The NBA Draft is under two weeks away, which means NBA Draftmas is back. Each day, The Game Haus will review a team’s past season, their team needs and targets. Draftmas continues today with the Brooklyn Nets 2018 NBA Draft profile.
The 2017-18 season continued a string of rough seasons for the Nets as they finished 28-54, sealing their third straight losing season. While divisions do not matter much in the NBA, it is worth noting that the Nets finished an NBA worst 1-15 in their division, the next worst was 4-12. Let us all not forget that the East was a very average conference overall.
Overall, the Nets need a lot of help. Their team has become like the island of misfit toys with a collection of players who were high draft picks but no one wanted them. They either have not lived up to their potential or have said things that were considered bad for their teams and got them shipped. Between D’Angelo Russell, Jahlil Okafor and Nik Stauskas one would think that this team has a lot of young talent.
Sadly, that has not been the case as Okafor and Stauskas barely played. While Russell seems to be getting better, he still averaged 3.1 turnovers per game.
While this season was another bottom of the barrel year for Brooklyn, they did have some positives that they can hopefully build on for next year. As stated above, Russell is starting to flash some of the talent they hoped he would when he came over from LA. Also, two of their last three first-round picks, Rondae Hollis-Jefferson and Jarrett Allen, played well last season.
Stats wise, the Nets were surprisingly decent on most major areas. While they finished in the top half of the league in points per game, they were also 29th in field goal percentage at 44.1 percent. They also finished ninth in the league in both rebounds and assists. However, they also finished 25th in turnovers, last in steals and 28th in points allowed per game.
This team has some small pieces, but needs help in just about every area.
Picks and needs
The Brooklyn Nets have three picks in the 2018 NBA Draft.
First round: No. 29
Second round: No. 40, No. 45
It is likely that the Nets feel comfortable with Russell at point guard and Allen at center. Other than that, if they don’t trade up for an earlier first-round pick (too bad the Cavs are at their original No. 8 pick), then it is likely they will take the best player available.
Targets and thoughts
Pick No. 29: Jacob Evans, SF, Cincinnati
He may not be flashy, but he has been climbing up everyone’s boards lately due to a great combine. As many people have pointed out nationally, Evans does not excel at any one thing, other than maybe defense. But, he is the type of player the Nets could definitely use.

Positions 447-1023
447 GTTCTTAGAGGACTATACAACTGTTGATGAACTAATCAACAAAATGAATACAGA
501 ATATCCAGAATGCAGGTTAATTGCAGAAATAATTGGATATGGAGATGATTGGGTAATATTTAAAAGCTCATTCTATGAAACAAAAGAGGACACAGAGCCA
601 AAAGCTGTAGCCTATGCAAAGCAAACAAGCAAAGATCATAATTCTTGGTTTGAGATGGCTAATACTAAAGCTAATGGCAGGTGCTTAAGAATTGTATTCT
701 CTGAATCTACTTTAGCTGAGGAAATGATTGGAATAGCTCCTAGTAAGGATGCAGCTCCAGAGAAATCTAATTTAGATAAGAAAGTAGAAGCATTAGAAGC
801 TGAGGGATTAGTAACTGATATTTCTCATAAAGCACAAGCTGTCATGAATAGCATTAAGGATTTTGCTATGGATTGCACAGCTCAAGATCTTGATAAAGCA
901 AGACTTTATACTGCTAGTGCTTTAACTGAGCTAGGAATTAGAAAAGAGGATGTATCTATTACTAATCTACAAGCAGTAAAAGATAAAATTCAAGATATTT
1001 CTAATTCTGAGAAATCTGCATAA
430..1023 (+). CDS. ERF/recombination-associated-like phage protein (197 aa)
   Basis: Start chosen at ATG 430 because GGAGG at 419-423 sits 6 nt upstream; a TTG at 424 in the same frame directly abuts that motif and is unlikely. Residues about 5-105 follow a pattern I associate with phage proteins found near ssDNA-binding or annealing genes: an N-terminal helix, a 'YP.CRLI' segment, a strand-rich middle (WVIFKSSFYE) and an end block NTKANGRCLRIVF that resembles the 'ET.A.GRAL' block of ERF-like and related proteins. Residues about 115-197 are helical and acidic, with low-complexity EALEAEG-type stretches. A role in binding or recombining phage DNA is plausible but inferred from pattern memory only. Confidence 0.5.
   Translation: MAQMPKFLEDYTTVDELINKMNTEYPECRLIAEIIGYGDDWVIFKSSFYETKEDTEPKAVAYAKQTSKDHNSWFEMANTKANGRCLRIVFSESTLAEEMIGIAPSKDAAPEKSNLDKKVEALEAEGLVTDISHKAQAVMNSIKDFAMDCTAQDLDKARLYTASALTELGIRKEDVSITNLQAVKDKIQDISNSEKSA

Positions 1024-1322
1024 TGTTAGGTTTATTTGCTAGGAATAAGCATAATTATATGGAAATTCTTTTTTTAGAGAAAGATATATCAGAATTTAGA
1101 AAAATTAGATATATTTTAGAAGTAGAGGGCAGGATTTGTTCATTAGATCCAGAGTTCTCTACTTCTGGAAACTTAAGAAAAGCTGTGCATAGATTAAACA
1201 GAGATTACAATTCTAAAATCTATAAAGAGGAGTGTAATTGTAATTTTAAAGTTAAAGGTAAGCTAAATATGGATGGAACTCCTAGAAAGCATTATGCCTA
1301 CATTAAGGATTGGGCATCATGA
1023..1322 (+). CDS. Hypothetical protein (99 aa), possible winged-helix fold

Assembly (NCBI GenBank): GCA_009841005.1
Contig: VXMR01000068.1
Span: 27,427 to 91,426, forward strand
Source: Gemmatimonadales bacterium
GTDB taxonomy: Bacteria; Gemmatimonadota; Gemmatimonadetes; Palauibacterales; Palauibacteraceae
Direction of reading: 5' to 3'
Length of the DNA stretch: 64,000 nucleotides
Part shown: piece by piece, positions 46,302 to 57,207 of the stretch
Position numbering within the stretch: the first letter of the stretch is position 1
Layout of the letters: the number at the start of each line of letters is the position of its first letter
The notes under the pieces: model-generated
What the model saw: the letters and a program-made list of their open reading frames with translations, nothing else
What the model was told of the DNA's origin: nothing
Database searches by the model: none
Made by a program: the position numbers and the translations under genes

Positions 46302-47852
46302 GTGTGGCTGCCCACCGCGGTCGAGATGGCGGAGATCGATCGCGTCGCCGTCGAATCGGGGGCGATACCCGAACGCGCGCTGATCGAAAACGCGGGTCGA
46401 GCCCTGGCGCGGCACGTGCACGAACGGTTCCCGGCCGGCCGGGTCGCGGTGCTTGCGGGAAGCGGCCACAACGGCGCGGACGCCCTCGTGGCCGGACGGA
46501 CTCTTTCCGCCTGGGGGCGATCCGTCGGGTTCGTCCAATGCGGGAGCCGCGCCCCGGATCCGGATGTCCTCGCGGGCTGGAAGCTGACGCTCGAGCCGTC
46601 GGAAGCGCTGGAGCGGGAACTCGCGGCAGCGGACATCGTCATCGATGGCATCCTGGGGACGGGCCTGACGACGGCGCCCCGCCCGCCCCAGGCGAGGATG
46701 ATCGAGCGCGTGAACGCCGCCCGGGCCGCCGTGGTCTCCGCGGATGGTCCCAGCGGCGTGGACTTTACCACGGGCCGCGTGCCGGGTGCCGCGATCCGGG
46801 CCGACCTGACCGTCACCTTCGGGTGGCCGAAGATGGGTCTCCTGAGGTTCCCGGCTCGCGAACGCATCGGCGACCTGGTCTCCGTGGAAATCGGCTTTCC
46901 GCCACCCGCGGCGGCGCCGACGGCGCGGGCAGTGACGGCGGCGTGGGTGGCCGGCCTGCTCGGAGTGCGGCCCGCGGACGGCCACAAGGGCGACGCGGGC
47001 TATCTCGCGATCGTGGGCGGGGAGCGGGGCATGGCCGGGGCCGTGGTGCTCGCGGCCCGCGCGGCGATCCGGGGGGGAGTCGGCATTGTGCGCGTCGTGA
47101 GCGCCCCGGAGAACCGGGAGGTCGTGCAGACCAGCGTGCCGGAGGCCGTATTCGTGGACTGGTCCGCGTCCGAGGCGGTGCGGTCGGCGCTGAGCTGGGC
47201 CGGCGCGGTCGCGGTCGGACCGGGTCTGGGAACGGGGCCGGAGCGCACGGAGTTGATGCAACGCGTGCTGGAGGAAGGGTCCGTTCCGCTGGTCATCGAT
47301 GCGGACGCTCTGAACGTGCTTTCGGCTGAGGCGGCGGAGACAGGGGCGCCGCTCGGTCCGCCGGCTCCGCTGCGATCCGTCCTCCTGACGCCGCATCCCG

His 6-foot-5 frame is a little on the smaller side, and that might make Brooklyn move him to shooting guard if they believe that Hollis-Jefferson can continue to be their starting small forward. This would work for Evans as he not only handled the ball well enough at Cincinnati (only 1.8 turnovers per game), but also could shoot from behind the arc well, making 37 percent of his attempts. This is something that Hollis-Jefferson has struggled with as he is a career 23.7 percent shooter from 3-point land.
Lastly, Evans plays great defense. Cincinnati was a top-five defense in his last year there, and coach Mick Cronin is known for creating defensive-minded players first, then advancing their offensive skills. Evans will bring his 1.3 steals and one block per game to a Brooklyn Nets team that struggled in most defensive categories last season.
Pick No. 40: Ray Spalding, PF, Louisville
When looking at the Nets’ roster, one will see that there is not a single player listed as a power forward currently. While Okafor or Allen could potentially swap back and forth, it clearly was not the plan last year and should not be this year. Spalding has been shooting up draft boards as he boasts a big frame and people are starting to be less afraid that he was a one-year wonder.
While the team did not struggle with rebounds as a whole, Allen, their big man at center, did as he averaged only 5.4 per game. Spalding would bring in a high field-goal percentage at 54.3 percent, good rebounding at 8.7 per game, a surprising amount of steals with 1.5 and good rim protection with 1.7 blocks, which is also higher than Allen’s. Spalding could come in and be a consistent big man that would help with defense and also bring some more offense in the paint.
Pick No. 45: Rawle Alkins, PG/SG, Arizona
The backcourt for Brooklyn was unspectacular last season. Looking at Allen Crabbe, Caris LeVert and Nik Stauskas, there is a clear need for a guard. While Alkins may not light the world on fire, he is going to bring explosiveness and scoring instincts.
Alkins will attack the basket with his speed and can pull up from behind the arc when a shot is available for him. He is a decent shooter overall with a field goal percentage of 43.2 percent and 3-point percentage of 35.9 percent. This pick will most likely be a project as he is young. If he can develop, he could be a very nice role player on a team that lacks talent in many different areas.
The Brooklyn Nets have a long way to go before they start making the playoffs, even in a bad Eastern Conference. That being said, adding players like Evans, Spalding and Alkins would help them continue to stock up talent and find out who can fill the pieces that are missing.
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